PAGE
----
Drywell system would be better for Lakeview Street and cause less pollution, resident says

This letter is in response to an editorial in last week’s 7/19/17 Lake Orion Review wherein certain statements were made in conflict with the facts presented below.

(“Darned press is at it again — all jammed up from Lakeview to Church Street,” page 7.)

The editor said: “Does he (Paul Widlak) really think adding that one measly drain on Lakeview is going to tip the proverbial scales and turn Lake Orion into a cesspool?”

I am sure the use of the word measly was an emotional response to all the excitement and fault generated by each side of this very critical Lake Orion lake pollution issue as advocated by the village council.

The issue here confronting the council is: Is adding one more pollution-causing input to our lake morally proper and ethically responsible to their village neighbors and lakefront property owners?

To show how wrong this would be, readers and the council need to know what the Michigan DEQ (Department of Environmental Quality) proposed several years ago.

First know that the DEQ is a Michigan governmental group in Lansing charged with ensuring that all Michigan lakes, streams and rivers remain clean and without pollution. Knowing full well that many municipalities were in violation of that mandate from their past efforts to vent pollution away from their cities, villages and townships into bodies of Michigan waters, the DEQ wrote a more stringent law to prevent and correct the current problems and future intentions. It was the right thing to do for the future of Michigan citizen’s health and welfare.

All was well upon the laws presentation to the Michigan Congress for political approval but then the state said they wouldn’t pay for it, so they said let the Michigan municipalities pay for it. That caused outcry from the municipalities who said they knew this was the right thing to do but they didn’t have the money either. So, the statewide municipalities and Lansing looked at citizen taxation to pay for it but for some reason that wasn’t possible either. So, the DEQ, despite trying to do what was right for the future of the states citizenry, was voted down in Lansing – for all the wrong reasons and in spite of even understanding the agreed upon proper reasons. Politics can be non-understandable or selfish, eh.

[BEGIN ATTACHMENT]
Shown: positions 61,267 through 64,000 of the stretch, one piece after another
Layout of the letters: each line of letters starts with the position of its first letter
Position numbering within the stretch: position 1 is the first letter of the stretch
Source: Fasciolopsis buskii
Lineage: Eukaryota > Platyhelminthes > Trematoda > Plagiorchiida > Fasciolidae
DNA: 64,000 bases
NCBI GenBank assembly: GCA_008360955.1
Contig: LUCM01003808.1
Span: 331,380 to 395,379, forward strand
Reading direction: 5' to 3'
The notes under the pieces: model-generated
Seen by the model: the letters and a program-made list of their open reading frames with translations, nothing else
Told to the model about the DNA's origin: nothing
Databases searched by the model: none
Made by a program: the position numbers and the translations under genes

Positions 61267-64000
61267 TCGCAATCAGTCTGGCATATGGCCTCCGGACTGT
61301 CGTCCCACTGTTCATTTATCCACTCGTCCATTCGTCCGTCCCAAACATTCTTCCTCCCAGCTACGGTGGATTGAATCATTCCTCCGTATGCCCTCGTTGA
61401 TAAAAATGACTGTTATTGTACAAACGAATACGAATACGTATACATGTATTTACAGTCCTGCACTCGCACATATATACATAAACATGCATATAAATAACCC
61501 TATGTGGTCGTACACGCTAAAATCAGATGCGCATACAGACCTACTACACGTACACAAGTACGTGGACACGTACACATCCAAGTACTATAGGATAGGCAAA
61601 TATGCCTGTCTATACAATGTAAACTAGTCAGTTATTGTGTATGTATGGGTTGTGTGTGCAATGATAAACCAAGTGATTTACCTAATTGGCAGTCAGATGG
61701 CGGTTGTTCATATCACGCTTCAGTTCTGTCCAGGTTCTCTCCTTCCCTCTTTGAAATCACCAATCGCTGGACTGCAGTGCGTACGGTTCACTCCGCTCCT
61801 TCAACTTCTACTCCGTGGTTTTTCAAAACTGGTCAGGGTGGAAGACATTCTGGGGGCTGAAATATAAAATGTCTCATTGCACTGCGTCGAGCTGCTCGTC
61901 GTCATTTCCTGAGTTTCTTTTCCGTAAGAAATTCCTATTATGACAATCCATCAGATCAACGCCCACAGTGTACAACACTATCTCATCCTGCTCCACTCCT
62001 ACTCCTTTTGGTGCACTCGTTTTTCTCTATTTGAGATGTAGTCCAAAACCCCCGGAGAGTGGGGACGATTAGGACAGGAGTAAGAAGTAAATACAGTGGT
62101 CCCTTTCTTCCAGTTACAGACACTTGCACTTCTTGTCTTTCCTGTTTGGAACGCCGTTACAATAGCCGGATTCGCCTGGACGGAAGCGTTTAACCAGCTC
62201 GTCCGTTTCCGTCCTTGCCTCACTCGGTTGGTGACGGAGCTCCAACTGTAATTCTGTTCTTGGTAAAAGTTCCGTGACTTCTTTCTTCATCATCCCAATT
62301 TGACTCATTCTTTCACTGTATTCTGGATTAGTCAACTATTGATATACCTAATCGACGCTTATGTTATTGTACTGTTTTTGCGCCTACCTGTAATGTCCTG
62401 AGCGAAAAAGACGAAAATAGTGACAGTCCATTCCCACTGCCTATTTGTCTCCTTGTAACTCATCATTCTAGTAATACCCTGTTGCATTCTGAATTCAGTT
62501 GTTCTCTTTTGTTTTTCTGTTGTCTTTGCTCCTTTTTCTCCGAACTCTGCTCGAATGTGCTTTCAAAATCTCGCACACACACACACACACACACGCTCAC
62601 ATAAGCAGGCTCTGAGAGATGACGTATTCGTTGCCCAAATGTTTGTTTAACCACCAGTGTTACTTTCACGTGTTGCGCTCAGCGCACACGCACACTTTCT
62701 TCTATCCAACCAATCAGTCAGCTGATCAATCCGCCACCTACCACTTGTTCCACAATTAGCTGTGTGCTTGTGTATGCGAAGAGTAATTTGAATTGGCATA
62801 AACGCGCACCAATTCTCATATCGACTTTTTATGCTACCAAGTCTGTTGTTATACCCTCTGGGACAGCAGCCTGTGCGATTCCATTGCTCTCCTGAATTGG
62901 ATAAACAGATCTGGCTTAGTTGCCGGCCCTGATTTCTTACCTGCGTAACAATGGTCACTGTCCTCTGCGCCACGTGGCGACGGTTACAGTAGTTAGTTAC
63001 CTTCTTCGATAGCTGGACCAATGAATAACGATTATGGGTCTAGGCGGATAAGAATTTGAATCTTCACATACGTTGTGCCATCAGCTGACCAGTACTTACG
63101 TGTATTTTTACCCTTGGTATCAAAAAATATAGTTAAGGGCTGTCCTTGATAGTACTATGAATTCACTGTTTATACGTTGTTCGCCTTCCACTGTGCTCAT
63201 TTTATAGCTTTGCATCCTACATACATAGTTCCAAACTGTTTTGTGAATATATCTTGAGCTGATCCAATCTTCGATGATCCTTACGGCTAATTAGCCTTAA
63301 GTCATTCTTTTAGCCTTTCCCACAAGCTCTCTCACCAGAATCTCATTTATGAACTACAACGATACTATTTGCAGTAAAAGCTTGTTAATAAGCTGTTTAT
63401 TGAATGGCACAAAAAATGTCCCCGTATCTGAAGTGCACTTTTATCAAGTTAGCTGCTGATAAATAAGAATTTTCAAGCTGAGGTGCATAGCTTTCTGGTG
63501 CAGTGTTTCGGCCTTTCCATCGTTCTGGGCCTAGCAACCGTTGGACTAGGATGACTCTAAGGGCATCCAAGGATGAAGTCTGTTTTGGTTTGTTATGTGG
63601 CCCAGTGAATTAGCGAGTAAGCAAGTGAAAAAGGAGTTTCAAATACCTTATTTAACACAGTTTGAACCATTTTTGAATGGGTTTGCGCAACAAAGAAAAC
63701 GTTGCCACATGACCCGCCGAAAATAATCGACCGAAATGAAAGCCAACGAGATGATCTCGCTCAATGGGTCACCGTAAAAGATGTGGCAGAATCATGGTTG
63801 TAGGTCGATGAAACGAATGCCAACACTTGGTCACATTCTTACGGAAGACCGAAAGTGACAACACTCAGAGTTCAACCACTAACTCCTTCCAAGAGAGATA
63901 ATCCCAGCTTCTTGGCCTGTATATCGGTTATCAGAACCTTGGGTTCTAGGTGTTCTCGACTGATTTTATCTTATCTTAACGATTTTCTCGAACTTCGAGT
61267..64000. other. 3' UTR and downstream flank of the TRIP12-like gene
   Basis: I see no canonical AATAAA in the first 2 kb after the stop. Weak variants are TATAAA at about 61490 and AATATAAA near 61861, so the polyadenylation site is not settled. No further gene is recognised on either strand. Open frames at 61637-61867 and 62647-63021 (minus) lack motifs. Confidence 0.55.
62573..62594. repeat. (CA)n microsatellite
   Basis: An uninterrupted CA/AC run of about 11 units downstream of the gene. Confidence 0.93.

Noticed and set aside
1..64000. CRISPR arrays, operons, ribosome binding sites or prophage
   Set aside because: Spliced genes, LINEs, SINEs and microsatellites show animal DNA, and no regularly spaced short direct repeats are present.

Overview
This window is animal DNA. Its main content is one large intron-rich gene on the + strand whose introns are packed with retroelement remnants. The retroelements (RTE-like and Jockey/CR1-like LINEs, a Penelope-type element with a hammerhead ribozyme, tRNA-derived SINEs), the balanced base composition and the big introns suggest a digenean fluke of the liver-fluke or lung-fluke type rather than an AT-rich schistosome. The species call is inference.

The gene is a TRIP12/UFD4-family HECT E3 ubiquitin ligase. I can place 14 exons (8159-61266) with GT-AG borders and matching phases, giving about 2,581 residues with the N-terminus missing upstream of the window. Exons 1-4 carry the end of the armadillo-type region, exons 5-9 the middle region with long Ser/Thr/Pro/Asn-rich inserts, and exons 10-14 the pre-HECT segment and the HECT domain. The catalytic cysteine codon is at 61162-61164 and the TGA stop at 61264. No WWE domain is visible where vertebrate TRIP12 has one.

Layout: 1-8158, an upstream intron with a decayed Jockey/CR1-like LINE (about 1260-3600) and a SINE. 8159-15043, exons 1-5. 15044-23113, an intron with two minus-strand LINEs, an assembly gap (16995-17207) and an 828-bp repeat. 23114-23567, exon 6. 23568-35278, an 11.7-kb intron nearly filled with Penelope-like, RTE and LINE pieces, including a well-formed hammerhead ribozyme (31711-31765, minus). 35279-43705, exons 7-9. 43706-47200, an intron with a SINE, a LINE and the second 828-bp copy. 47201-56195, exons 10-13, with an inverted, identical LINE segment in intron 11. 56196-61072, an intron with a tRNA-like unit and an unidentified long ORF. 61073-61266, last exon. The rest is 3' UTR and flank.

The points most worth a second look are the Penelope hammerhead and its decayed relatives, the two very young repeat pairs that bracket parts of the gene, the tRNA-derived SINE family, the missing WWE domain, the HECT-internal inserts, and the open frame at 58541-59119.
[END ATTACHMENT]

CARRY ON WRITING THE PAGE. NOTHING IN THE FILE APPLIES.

So now we know that the village council can force this down our throats even though they know it’s terribly wrong and unhealthy to force pollution onto their neighbors. Do they have a conscience?

Of course, all this is unnecessary conflict if they would just look at the high costs of what they intend to force pollution into our lake versus doing it the right and much less expensive way.

The village knows they have wide easements along the western side of Lake View at the two addresses in question. In fact, large enough to install a 115-feet long by 10-feet wide by 12 to 15-feet deep drywell. The cost of that drywell material wise would be the costs of stones to fill it, and by leaving it exposed it can be driven on by the two affected neighbors and their visitors. In other words, there is no need to cement over it which would decrease its efficiency to absorb the incidental road runoff water that doesn’t go into the four holding tank cisterns that will feed the drywell.

The cisterns themselves will also seep water in the ground below the cisterns. Also, there is no maintenance to a drywell – it lasts 12-15 years until the sediment it filters fills it. Then it’s an easy job to dig it out and replace the stones.

The Stormceptor system the village engineers are advocating is much more expensive than a drywells deep pile of stones and requires maintenance several times a year or more to pump out the sludge and floating pollutions and sewerage and dispose of it properly and to code.

So, what’s the village debate about? Morally and ethically we know what to do and how to do it right and it’s much less expensive.

Fred Fleming

Lake Orion resident


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